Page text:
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Little children think the health workers look like aliens from outer space in their protective gear. The suits might look scary, but they help protect the dedicated workers from the outbreak.

Little ones are always the most vulnerable in crisis – and Ebola is no exception. It’s our job to protect them. My colleagues and I keep kids safe from harm, trafficking and unspeakable abuse. We help children overcome horrific, traumatic experiences. We also reunite children with family members if they get lost or become orphaned. Children need all of this help, and more, here in the midst of the Ebola crisis.

Taking necessary precautions
I know I can’t take care of children, if I don’t take care of myself. And Save the Children has very strict protocols to ensure my good health and safety. Everywhere I go, I use hand-sanitizer, wash with chlorine solution and step through a bleach bath or am hosed with a foot shower. I take medicines, wear infection control gloves and have protective nets to keep other diseases at bay, knowing there’s little access to health care here. And I’m exceedingly careful about what I eat and drink. Although my pants are all bleach-stained, and my hands are raw from the chlorine, I know I’m doing everything I can to stay well, so I can do my job – protecting children.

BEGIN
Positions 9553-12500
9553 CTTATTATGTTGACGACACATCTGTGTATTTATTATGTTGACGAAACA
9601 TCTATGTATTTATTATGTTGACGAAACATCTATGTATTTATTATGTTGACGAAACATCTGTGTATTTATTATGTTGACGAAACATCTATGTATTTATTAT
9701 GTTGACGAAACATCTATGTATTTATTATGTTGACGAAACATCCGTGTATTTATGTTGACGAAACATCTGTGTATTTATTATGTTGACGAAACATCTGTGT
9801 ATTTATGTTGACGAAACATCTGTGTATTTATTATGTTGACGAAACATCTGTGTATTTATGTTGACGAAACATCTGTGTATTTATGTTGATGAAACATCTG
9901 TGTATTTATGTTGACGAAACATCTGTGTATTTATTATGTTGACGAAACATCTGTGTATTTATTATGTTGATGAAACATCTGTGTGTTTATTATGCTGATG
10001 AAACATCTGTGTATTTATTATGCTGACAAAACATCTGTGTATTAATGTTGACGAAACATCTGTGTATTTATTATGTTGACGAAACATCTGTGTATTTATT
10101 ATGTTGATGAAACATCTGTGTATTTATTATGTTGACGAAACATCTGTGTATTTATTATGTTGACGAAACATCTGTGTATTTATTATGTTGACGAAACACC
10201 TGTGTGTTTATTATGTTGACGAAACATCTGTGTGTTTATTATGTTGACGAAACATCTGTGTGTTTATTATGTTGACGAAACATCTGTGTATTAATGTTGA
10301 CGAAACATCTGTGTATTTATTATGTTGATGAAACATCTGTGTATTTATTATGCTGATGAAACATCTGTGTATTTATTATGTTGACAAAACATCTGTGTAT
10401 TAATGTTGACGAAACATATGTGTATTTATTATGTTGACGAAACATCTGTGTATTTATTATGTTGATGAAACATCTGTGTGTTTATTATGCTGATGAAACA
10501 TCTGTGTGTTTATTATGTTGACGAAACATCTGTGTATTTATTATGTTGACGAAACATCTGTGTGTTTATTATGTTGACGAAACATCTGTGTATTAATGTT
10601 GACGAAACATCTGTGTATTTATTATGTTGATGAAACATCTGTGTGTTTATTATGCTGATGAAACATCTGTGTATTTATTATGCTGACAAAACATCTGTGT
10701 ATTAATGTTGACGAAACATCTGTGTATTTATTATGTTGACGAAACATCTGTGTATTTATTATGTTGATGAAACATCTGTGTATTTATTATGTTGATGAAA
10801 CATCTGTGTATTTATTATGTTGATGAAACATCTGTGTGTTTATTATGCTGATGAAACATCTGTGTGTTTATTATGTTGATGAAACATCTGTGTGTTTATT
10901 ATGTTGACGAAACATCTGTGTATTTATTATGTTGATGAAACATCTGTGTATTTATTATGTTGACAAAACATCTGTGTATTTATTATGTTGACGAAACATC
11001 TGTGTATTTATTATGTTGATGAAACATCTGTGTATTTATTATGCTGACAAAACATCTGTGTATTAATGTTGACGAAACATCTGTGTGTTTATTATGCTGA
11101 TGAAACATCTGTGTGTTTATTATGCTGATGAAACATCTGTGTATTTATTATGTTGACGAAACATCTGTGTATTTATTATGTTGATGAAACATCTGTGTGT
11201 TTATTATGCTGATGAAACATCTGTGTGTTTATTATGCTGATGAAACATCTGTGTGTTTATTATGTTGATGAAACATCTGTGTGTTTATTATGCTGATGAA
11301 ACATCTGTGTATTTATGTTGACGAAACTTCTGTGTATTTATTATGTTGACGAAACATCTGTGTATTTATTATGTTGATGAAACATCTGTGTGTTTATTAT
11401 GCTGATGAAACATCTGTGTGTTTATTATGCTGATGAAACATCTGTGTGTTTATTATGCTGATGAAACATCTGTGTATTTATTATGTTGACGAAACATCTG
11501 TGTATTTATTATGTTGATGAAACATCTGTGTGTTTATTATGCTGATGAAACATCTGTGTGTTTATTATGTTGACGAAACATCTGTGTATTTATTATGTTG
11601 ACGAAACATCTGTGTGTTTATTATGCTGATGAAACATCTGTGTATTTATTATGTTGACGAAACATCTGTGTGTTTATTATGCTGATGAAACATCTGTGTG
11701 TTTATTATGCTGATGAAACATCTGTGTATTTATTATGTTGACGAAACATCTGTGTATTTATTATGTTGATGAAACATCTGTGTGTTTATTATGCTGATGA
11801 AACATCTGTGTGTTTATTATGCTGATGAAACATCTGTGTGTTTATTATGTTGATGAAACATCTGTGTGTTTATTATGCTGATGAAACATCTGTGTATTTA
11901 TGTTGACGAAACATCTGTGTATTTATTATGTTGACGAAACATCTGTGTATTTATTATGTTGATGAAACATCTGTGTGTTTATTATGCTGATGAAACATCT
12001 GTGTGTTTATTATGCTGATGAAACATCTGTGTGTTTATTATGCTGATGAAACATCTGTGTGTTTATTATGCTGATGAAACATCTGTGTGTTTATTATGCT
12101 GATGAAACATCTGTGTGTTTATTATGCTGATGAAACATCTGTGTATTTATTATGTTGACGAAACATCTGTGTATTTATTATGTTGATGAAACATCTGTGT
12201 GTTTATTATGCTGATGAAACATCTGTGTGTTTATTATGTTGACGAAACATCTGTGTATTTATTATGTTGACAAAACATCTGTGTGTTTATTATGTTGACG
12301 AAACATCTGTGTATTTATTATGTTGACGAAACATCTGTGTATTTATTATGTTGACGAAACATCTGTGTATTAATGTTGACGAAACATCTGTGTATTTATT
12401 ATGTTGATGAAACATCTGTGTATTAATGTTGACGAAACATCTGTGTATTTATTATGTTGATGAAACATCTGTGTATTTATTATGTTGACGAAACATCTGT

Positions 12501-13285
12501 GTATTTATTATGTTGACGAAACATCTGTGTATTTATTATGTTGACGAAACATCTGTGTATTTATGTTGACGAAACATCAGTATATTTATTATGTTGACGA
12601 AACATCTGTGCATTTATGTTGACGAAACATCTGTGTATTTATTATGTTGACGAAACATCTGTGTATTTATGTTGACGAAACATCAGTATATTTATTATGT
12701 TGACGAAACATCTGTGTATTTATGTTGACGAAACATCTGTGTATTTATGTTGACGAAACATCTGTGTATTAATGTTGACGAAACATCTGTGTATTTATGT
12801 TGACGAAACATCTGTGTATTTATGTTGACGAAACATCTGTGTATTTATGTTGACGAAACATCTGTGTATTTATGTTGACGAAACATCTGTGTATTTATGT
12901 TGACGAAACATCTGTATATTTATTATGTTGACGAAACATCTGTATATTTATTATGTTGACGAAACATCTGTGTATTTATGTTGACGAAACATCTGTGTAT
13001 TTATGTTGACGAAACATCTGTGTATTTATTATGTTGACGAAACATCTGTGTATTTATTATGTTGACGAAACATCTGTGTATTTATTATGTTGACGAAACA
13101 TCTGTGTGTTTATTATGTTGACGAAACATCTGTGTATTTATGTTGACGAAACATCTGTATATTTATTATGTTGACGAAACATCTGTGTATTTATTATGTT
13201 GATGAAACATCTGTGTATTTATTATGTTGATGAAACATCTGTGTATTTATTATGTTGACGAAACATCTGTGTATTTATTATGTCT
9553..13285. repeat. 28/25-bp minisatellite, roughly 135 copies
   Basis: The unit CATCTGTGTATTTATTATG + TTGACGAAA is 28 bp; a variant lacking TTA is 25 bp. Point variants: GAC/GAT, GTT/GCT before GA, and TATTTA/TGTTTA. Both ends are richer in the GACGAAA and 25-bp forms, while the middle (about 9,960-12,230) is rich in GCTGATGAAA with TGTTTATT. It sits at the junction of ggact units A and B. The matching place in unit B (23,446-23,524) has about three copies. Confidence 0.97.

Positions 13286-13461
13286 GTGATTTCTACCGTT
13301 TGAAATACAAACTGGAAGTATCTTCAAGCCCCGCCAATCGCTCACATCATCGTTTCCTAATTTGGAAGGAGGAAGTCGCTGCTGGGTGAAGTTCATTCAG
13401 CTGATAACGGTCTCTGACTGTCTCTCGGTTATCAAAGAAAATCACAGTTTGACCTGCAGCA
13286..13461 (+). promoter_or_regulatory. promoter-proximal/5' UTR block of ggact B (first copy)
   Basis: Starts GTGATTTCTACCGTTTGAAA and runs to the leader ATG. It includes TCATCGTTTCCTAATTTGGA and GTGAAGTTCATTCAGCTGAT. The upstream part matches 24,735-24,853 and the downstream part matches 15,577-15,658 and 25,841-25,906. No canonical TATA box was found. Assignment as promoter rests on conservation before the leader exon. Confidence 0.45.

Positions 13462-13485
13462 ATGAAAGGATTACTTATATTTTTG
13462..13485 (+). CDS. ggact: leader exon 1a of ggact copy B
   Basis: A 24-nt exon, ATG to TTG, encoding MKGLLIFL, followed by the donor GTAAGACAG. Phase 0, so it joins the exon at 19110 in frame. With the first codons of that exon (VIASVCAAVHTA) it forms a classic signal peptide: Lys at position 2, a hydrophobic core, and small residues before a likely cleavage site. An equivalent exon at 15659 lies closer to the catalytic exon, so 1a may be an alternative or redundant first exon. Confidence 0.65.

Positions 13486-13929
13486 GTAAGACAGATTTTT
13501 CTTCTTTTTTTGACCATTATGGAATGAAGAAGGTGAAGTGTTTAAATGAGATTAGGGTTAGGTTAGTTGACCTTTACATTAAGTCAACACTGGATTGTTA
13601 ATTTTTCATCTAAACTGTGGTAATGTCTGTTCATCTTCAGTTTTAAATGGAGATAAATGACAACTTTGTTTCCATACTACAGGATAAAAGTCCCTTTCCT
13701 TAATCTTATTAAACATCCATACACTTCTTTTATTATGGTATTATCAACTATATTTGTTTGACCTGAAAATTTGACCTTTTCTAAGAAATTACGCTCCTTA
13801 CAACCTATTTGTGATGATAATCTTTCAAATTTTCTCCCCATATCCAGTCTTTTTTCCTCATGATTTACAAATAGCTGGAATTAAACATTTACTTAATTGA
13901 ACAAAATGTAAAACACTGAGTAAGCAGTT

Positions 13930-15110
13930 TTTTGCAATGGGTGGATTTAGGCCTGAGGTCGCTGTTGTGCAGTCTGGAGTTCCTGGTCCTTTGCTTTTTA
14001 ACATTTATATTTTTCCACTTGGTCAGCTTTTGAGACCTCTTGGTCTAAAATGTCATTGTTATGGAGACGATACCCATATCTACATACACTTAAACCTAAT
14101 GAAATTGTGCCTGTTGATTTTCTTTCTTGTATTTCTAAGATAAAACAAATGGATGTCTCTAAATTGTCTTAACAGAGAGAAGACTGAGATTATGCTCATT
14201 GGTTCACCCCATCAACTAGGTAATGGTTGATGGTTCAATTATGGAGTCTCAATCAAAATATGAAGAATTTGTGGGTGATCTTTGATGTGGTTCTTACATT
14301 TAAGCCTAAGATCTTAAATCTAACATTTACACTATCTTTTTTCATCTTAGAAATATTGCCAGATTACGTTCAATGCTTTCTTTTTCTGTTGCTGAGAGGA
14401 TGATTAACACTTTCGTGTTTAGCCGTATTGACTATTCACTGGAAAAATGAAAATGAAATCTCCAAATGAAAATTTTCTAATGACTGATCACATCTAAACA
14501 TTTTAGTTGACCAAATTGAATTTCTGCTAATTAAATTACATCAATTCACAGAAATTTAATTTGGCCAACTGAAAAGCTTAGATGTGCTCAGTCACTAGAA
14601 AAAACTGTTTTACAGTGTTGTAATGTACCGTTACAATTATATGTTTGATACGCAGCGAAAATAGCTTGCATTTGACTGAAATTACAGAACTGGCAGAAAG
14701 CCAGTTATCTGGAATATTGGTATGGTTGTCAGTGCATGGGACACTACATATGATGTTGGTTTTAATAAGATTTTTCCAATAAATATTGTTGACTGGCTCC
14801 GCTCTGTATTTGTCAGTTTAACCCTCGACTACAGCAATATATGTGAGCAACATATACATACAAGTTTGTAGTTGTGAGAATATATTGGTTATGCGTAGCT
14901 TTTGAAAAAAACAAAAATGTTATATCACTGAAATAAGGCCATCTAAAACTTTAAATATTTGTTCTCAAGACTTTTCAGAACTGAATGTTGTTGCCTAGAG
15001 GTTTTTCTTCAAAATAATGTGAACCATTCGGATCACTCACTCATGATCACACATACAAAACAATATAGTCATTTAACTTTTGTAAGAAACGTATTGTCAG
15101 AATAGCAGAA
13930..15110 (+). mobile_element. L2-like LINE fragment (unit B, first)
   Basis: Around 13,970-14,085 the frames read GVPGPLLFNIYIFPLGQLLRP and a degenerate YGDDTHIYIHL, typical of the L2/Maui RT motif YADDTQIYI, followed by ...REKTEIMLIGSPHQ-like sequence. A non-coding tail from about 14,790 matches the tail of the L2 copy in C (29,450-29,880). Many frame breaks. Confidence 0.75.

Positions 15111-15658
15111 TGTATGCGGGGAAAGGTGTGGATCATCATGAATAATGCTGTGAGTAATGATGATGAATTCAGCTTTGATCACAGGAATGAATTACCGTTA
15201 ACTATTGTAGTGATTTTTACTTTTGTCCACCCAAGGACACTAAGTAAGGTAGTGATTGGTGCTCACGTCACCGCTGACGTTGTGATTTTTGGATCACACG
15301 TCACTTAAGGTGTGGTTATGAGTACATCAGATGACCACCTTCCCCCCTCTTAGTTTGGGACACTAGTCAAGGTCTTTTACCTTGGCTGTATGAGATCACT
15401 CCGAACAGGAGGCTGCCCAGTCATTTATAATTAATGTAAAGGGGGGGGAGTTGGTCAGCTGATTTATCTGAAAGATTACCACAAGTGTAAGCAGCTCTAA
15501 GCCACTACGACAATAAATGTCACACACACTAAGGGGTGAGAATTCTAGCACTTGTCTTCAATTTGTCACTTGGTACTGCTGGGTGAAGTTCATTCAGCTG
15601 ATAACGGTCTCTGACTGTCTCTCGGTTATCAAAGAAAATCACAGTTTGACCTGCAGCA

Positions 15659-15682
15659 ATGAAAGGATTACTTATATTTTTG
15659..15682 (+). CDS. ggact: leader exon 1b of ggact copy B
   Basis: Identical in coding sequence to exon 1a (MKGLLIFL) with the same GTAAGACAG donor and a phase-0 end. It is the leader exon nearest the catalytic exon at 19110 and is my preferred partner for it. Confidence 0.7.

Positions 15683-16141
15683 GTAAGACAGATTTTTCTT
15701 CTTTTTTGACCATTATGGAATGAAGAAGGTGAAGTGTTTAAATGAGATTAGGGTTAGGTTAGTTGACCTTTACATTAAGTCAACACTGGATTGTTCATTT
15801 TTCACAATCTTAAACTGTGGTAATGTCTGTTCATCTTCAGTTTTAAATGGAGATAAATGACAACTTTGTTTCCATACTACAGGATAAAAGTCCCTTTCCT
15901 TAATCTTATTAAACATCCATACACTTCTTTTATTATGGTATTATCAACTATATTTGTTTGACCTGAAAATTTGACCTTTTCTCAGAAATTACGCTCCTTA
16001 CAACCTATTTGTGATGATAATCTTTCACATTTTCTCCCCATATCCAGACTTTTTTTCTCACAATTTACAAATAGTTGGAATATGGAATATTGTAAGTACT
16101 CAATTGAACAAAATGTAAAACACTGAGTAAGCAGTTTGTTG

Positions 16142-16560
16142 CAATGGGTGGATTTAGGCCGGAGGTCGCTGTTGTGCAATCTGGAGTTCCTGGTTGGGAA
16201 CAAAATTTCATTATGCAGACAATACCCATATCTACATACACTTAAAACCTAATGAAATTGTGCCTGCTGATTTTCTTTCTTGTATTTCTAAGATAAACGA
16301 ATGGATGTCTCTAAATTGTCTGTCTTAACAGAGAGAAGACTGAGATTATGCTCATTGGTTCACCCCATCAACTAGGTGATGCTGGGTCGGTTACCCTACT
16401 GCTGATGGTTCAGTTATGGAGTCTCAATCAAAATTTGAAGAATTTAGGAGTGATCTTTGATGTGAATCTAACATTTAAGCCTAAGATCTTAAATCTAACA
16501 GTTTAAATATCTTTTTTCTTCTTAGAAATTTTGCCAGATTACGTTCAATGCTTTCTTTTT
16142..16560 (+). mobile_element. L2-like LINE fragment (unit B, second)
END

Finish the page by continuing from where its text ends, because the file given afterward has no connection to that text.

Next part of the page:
Making a difference for kids
We work long, grueling days, but at the same time, we’re energized by knowing we’re making a difference for vulnerable children in this crisis. The days are full and varied. In the morning, I read the latest briefings and meet with our Child Protection team on our response work for the day, which may include caring for orphaned or unaccompanied children like David. In the evenings, we work on documents to secure much needed funds this essential Ebola crisis response.

Finally, I collapse on my bed in the oddly comforting red glow of the alarm clock. Ready to sleep for a few hours – and do it all again tomorrow.

To learn more about our response to the Ebola outbreak, click here

Ebola: Coming to Sierra Leone

DanS

Dan Stewart, Humanitarian Communications Project Manager

Sierra Leone

September 25, 2014

 

The first sign is as you enter the terminal building. A crowd forms around a large bucket of water with a tap coming from it. Every passenger joins, and one by one washes their hands before going inside. As soon as you get close to the water you can smell the chlorine, stronger than any swimming pool.

Welcome to Sierra Leone in the midst of an Ebola epidemic.